Printer-friendly version
The Weekend Vote weekend vote: Did you grow up in a musical family?

August 23, 2013 at 8:00 PM

This week a reader asked if a budding violinist has any advantage, growing up in a musical family.

I've often wondered the same thing! I can't by any stretch say that I grew up in a musical family -- neither of my parents played an instrument or sang -- though fortunately, they did play the radio and record-player! (Not to date myself!)

I often wondered what it would be like to grow up in a house where the whole family plays quartets together, or where someone can play piano while everyone else sings, etc. It looks really fun!

Did you grow up in a musical family? Are there musical families you admire?

From Tom Holzman
Posted on August 23, 2013 at 8:08 PM
You bet I did. I was one of the lesser talents in several generations including many professional musicians and a couple of superstars.
From Cara Krzyzanowski
Posted on August 23, 2013 at 8:41 PM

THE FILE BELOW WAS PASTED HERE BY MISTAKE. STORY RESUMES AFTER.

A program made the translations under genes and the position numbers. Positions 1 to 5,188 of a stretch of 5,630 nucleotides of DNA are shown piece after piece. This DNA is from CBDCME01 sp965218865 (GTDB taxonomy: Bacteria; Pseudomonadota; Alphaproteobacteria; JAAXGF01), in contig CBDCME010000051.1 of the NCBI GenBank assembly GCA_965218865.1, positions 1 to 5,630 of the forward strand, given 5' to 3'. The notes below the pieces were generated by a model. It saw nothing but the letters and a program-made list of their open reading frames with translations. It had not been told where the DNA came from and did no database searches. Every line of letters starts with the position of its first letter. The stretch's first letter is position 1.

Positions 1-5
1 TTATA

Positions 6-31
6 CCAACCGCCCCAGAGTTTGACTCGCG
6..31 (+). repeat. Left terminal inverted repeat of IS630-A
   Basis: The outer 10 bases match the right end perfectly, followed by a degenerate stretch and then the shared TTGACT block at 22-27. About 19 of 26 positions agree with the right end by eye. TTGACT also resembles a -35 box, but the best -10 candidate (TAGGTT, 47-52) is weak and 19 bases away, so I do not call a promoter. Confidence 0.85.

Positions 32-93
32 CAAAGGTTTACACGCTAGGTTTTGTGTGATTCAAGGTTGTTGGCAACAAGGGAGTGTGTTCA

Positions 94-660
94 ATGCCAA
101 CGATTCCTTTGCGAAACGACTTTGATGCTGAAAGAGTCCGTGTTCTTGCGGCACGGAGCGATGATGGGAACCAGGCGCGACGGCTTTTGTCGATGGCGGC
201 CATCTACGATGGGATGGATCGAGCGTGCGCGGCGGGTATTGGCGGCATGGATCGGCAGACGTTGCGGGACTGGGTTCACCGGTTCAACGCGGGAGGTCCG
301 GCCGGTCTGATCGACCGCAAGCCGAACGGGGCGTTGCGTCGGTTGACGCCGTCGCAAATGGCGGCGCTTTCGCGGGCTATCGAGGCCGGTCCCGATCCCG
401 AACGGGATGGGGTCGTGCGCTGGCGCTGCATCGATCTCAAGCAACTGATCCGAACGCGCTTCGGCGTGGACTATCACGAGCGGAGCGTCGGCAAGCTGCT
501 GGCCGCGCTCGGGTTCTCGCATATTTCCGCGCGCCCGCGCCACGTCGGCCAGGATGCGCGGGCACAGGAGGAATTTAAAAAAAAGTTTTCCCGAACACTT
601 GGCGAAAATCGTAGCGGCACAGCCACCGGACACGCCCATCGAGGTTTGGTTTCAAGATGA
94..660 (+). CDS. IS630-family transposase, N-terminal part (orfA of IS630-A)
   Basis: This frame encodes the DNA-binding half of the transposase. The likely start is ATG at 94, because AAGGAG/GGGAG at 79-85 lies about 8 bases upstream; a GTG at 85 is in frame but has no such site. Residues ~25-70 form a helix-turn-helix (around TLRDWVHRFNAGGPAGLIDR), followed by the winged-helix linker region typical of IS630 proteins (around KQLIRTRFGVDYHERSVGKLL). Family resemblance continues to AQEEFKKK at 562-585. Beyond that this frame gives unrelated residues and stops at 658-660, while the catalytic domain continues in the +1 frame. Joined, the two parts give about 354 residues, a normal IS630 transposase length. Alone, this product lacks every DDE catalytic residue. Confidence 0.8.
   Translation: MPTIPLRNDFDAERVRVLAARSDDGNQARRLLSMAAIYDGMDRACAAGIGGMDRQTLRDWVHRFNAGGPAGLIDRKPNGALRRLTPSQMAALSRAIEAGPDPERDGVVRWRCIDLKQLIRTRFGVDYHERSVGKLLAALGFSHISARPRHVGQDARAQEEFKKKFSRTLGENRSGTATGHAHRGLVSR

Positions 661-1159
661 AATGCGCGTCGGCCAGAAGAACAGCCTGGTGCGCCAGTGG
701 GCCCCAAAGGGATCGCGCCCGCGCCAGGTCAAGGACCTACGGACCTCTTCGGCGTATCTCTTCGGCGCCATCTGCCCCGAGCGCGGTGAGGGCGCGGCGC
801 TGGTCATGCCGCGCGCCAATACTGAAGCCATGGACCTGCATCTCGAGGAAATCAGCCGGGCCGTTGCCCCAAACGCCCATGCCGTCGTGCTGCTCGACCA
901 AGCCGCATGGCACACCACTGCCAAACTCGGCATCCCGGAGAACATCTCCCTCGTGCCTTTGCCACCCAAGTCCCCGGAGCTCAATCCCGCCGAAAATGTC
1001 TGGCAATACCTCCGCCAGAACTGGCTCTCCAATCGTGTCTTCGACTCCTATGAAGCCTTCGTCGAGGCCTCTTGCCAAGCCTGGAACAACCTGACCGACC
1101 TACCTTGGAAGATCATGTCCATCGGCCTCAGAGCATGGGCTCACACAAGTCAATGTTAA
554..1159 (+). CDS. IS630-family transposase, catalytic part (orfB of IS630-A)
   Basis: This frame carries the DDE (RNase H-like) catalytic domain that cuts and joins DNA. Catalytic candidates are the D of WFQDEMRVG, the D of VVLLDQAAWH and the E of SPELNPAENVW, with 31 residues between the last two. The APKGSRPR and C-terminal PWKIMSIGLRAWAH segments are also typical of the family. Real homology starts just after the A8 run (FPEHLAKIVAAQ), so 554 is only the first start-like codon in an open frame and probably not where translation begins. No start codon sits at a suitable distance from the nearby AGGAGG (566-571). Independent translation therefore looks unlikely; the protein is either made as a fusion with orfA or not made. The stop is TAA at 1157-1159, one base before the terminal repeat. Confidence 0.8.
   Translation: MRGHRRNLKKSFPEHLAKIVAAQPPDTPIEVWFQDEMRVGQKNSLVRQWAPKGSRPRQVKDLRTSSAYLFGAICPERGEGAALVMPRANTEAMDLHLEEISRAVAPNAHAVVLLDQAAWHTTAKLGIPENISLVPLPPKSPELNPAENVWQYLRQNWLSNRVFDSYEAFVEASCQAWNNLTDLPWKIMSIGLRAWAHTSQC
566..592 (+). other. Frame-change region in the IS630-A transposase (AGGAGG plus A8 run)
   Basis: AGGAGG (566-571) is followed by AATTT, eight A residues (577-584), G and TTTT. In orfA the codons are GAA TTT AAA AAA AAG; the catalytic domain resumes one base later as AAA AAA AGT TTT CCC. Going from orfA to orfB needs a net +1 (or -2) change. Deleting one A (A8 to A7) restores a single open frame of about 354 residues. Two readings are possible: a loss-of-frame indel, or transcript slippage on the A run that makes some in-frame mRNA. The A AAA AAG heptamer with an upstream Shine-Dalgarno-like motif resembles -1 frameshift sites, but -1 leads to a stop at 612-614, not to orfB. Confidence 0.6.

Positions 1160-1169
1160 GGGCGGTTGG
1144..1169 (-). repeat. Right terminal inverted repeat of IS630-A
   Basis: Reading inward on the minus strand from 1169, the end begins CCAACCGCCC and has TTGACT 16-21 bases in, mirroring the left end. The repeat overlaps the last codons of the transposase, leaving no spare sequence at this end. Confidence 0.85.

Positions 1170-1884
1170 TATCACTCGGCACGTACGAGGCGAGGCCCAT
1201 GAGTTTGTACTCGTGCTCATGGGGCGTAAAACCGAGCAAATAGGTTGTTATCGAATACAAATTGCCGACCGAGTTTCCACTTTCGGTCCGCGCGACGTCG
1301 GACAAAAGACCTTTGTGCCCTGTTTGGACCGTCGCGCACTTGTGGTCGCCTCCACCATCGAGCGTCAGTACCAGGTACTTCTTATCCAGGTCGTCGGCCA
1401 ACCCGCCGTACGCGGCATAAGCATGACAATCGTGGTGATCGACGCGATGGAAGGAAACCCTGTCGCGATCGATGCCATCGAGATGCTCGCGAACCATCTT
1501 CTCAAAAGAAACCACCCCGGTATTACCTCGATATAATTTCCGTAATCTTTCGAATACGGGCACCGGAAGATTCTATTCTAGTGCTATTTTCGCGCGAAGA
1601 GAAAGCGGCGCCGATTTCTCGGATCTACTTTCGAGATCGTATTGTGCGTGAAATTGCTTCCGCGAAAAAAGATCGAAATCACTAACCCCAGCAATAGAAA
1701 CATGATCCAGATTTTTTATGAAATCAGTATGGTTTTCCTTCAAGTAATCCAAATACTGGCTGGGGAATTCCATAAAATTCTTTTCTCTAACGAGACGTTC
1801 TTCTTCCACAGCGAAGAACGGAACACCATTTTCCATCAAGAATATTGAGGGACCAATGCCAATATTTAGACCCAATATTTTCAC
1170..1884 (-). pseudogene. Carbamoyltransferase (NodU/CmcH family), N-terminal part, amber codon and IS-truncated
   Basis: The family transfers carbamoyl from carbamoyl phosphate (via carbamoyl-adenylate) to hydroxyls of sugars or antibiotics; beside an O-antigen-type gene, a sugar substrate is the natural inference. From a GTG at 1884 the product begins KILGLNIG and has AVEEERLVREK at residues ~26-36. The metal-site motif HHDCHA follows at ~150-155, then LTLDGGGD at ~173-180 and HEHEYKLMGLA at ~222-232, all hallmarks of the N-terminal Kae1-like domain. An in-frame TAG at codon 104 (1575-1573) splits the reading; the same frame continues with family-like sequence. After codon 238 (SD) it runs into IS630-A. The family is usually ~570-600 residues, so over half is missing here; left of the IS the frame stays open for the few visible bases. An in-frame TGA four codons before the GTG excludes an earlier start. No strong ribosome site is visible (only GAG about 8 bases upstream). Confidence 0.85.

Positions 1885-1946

Both of my Grandfathers played violin. One of them also played bass. My mother played piano when she was younger. My father and brothers both play guitar. My oldest brother is in a band, plays not only guitar, but also mandolin, flute, keyboard, and ukelele. My younger brother also played drums in school. My brothers are 12 and 14 years older than me. When they used to babysit me, they would take me in their room so they could play their instruments. I would fall asleep, until my parents came home. As soon as the music stopped, I would wake up and complain. I guess I can definitely say music is in my blood. :)
From Emma Otto
Posted on August 23, 2013 at 9:32 PM
My mom had played piano as a kid, and my dad played a little guitar. But neither of them were serious musicians. To my knowledge, none of my direct ancestors played any instrument seriously either.
From Susan Jeter
Posted on August 23, 2013 at 9:38 PM
My earliest memory is Dad playing Burl Ives records, and I had a 45 rpm record in red vinyl of "Alexander's Ragtime Band". There was always music in the house.

My paternal grandfather played trumpet, Dad was a baritone, and one of my brothers plays French horn.

I had two years of piano lessons at age eight; started violin lessons after that and started my orchestral life in the 5th grade. Choir started in the early grade school years and has continued most of my life.

I can't imagine a life without music.

From Amy Nemecek
Posted on August 23, 2013 at 10:03 PM